You can pitch via email or fax. However, Chiger says, “Don’t call me after you sent it asking if I got it. Even if it’s the best thing in the world I usually won’t want to call back if they call me right after they sent the pitch.” Going even further, Chiger stresses, “Don’t call me, really. I don’t have time. If you pitch me something by phone I will want you to send me something anyway.”

-> Deadlines:

The print magazine comes out 13 times a year, but the website that is updated every day with hot news. An email newsletter also goes out at the end of the week, containing a roundup of the news that appeared on the site that week or coverage of relevant trade shows.

The print issue closes its editorial doors three weeks before the issue date, so if you have news or a feature idea for an upcoming issue you should contact Chiger or the editorial staff 6-8 weeks prior to the next issue. Your best bet is to read the magazine’s editorial calendar

The website tends to feature “really hot news,” and it is updated at various times during the day. A word of advice: If you do have news for the website “don’t call late in the day [after 5pm EST] and expect something to be covered,” says Chiger.

-> Submitting pre-written contributions:

“We have some good stuff, some of these writers have become regular contributors,” Chiger says. “But again, it has to be exclusive to us and it has to be relevant to our audience.”

-> Becoming a regular columnist:

Catalog Age has a few columnists who are industry experts and consultants, but right now Chiger is not looking for any others.

-> Where you can meet Chiger:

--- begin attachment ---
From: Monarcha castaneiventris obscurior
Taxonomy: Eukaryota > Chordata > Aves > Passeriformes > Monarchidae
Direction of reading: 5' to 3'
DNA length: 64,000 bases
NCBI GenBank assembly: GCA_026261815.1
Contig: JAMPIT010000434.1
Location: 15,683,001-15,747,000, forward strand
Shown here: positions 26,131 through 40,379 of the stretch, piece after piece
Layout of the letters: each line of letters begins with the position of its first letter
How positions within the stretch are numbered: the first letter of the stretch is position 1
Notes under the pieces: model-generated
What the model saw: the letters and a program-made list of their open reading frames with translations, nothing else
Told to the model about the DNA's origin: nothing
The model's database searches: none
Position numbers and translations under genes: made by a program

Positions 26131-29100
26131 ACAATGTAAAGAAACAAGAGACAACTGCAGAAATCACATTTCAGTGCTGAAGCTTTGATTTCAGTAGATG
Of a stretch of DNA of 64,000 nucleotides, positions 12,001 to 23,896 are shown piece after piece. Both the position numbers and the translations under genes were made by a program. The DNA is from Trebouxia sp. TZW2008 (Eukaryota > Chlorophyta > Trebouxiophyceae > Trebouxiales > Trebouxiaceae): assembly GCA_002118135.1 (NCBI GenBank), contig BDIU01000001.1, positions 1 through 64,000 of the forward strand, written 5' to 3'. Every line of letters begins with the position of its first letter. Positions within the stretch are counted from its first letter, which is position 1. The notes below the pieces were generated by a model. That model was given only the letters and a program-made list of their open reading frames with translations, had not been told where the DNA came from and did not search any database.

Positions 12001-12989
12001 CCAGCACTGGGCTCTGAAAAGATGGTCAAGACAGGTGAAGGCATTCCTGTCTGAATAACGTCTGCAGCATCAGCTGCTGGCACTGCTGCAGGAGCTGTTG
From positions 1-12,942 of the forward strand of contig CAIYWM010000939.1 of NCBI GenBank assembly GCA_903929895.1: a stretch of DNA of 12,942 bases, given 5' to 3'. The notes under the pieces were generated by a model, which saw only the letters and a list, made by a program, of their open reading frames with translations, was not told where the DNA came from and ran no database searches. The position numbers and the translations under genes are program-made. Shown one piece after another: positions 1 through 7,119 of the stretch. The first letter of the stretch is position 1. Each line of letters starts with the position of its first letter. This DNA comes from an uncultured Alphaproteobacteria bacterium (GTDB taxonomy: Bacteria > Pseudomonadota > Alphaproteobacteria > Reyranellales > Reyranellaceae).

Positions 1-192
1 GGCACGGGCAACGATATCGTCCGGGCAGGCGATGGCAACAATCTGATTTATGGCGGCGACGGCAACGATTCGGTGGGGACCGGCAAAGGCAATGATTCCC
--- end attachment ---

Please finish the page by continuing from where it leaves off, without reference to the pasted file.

Chiger usually attends the annual catalog conference which the publication co-produces with the Direct Marketing Association, as well as the DMA’s own annual conference in the fall. She sometimes makes it to the DM Days conference as well as the New England Mail Order Association conference, but she admits, “I don’t really get out that often.”

You can always contact Chiger if you are in New York City or the Stamford, CT area and have something important to share with her. She warns that “if it’s just to show me a new thing I won’t have time; have some purpose, please. If you work directly with catalogers I do want to meet you.”

-> What does Chiger prefer to see in a press kit:

Give Chiger a fact sheet telling her what the company is and what it does “in language that's as jargon-free as possible.”

Include some indication as to why catalogers should care about the product or service being touted. If the kit includes any mention of at least one cataloger that has used the product or service then Chiger may even want to do a case study.

Avoid sending her any tchotckes.

--> What Chiger looks for in an online press room:

In all honesty, the only times Chiger visits online press rooms is to ascertain whether a company would make a good source for a story; usually for an article that she has assigned to a freelancer. Include the correct press contact name, number, and an e-mail address. A brief summary of what the company does and a listing of its clients is also helpful.

Chiger does have one, personal peeve: “Super-fancy pages that require plug-ins for me to access them. I work on an aging, temperamental computer that doesn't always take kindly to plug-ins.” (i.e. no Flash.)

-> Chiger’s favorite business publications:

Wall Street Journal, Business Week, The Daily Deal (online), and (she admits) The New York Post (online).
See Also: